Google Chrome OS nedir ne değildir

Evet sonunda Google son bombasını da patlattı ve bir deişletim sistemi çıkaracağını açıkladı... Bununla ilgili günde en az beş yüz tane yazılıyor ama ben size sevdiğim bir tanesini paylaşacağım...


What ChromeOS is (NOT)
Posted on Thursday, July 9, 2009 by Erlik

As Devin Coldewey pointed out on a recent CrunchGear post, many people seems to be getting over-exited about the new Google ChromeOS. I think that many bloggers are making more of ChromeOS than what it actually is. Maybe it is time to sum up what Google's new OS is and what it is not!

What ChomeOS is:

- It is a Linux distribution: If you consider that Moblin with it's Linux kernel and clutter window manager is a Linux distribution, then ChromeOS with it's as-yet-unnamed lightweight Window manager is one too. Like any other Linux distribution it will be open source, and we can even expect that other distribution will be based on it the same way that Ubuntu is based on Debian.

- It is a netbook operating system: One thing that is clear is that ChromeOS will be optimized for a netbook form factors and usage model. It is close in concept to the original Xandros OS of the first EEE PC or gOS: have a few applications installed locally and do the rest trough the cloud. The main difference is that thanks to the development of Google Gears the cloud computing experience should be more palatable to end user than before. If you look at the list of partners Google has for ChromesOS, you will notice that most of these have a strong presence in the netbook market.

- It is mainly an ARM based operating system: Look again at that list of partners. Qualcomm, Freescale and Texas instrument are in, Intel is out! These three are manufacturer of ARM based chips and have a big interest in seeing ChromeOS perform well on these chips. I think that x86 compatibility is there to help the OS grow some market share with current netbook owners, but that the majority of new machines sold with ChromeOS will have ARM based chips inside.

- It will be sold on store shelves: Yep, the aim of ChromeOS is to help sell cheap machines capable of browsing the web (thus generating revenue for Google). Google and it's partners will certainly push for these to be sold at Best Buy and co, although the machines should ideally not be in the PC aisle to avoid confusing consumers.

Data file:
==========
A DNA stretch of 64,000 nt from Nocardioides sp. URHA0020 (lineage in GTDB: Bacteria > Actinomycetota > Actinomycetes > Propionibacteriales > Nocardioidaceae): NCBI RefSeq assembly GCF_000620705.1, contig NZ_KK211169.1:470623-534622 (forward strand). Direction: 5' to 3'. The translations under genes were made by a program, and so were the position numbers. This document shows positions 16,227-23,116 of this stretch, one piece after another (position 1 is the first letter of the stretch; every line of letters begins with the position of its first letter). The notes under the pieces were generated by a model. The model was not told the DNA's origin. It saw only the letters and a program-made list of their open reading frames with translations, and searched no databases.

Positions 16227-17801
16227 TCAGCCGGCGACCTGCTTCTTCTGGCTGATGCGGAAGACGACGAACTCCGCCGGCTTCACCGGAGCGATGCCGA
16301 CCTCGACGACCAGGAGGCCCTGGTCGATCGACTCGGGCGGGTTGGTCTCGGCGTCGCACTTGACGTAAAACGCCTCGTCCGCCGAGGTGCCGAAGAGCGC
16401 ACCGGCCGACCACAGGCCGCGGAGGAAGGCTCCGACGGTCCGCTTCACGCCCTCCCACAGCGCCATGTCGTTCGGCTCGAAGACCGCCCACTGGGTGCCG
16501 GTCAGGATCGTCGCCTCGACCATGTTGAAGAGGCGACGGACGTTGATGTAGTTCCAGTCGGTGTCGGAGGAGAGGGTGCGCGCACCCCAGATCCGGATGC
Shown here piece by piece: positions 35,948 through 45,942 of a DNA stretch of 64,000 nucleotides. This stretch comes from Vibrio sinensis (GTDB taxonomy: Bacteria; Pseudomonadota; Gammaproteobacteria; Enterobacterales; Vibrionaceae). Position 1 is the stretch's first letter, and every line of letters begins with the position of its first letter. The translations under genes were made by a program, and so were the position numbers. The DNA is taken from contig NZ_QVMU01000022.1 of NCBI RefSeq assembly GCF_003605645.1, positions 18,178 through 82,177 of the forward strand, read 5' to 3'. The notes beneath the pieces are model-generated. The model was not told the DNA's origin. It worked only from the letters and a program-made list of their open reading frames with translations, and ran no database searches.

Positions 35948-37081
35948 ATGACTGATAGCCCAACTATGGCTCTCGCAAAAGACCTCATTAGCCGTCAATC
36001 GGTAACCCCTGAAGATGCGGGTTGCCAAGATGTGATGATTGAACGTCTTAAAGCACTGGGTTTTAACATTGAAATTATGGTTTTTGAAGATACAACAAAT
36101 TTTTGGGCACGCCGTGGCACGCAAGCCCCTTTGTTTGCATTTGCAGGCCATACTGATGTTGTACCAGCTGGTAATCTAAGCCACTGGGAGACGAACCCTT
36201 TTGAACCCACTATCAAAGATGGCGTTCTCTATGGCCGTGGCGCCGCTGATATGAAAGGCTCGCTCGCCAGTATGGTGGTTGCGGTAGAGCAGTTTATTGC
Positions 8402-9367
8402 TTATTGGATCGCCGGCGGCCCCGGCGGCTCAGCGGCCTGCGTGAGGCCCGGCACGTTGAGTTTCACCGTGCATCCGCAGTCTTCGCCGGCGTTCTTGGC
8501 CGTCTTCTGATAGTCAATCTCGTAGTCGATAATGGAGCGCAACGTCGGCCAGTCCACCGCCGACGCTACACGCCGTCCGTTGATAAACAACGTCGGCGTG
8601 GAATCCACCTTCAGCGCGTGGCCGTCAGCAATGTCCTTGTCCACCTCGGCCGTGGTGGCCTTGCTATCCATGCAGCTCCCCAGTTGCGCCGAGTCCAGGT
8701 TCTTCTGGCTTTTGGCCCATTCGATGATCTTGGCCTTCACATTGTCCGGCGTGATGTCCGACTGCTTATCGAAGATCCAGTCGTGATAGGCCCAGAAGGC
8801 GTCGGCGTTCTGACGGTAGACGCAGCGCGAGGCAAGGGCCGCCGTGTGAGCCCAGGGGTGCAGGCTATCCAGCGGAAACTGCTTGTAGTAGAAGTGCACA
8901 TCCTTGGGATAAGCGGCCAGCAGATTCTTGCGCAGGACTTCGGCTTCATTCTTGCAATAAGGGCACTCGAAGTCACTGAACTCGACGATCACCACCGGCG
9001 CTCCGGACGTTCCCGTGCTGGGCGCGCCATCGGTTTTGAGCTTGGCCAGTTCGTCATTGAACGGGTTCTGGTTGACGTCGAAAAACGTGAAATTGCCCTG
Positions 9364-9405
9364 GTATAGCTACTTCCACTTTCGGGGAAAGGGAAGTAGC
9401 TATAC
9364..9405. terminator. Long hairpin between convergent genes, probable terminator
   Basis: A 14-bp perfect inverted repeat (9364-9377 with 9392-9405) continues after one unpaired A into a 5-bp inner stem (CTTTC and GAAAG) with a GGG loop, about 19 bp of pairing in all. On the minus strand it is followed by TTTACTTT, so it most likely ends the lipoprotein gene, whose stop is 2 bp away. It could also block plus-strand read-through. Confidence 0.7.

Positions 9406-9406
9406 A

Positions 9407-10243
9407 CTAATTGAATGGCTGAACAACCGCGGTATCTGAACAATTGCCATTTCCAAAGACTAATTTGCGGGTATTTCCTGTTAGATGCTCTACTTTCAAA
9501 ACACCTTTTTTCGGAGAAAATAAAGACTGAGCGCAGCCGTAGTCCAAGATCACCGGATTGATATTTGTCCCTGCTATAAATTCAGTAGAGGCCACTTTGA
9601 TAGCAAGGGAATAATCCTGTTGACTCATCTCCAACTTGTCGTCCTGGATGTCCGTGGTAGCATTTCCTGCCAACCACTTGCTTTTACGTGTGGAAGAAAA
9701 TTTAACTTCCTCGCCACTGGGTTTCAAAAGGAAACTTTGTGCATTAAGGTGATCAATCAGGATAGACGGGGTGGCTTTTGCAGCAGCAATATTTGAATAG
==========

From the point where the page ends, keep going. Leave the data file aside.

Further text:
- It will be good for Linux: One of the biggest things that is hurting Linux now is it's market share. Since it represent only about 2% of the market (W3counter) many software, game and hardware manufacturers dismiss Linux as a niche market and do not invest resources in porting their products (or drivers) . This is in a large part balanced by the Linux community, drivers are written by people who want to make their hardware work, applications are developed and games are created. There is however a limit to this: blockbuster games need to be developed by game studios and drivers should be written before the hardware is released, not after. If Linux based platforms such as ChromeOS gain a bigger market share the whole Linux community can expect better support from commercial software publishers and device manufacturers.

What ChromeOS is not:

- It is not a cloud only OS: It seem that even if Google does not use Gnome or KDE it should be possible to port most Linux application to ChromeOS, so eventually I expect a full application ecosystem to emerge. This will probably take several years tough. You should also take into account that thanks to Google gears it will be possible to run web applications like Google docs off-line, so maybe local applications won't be needed.

- It is not a Microsoft killer: Even if it will be possible to write local applications for ChromeOS the primary focus of the OS is web access on companion devices such as netbooks. This means that initially there will be less games and commercial applications available for ChromeOS than Windows. Because of this I suspect that most people will want to have their main desktop computer on Windows. ChromeOS will probably hurt Microsoft sales only to netbook manufacturers. Since Microsoft is not making much money out of these anyway I don't think it will affect their bottom line that much.

- It is not ready: Google expects the first devices featuring ChromeOS to be available in the second half of 2010. Even if the first beta versions of the OS are available this year this means that ChromeOS is very far from being finished. By the time it hist the shelves Windows 7 and other netbook oriented Linux distributions like Moblin and Jolicloud will probably be selling already and will compete with ChromeOS.

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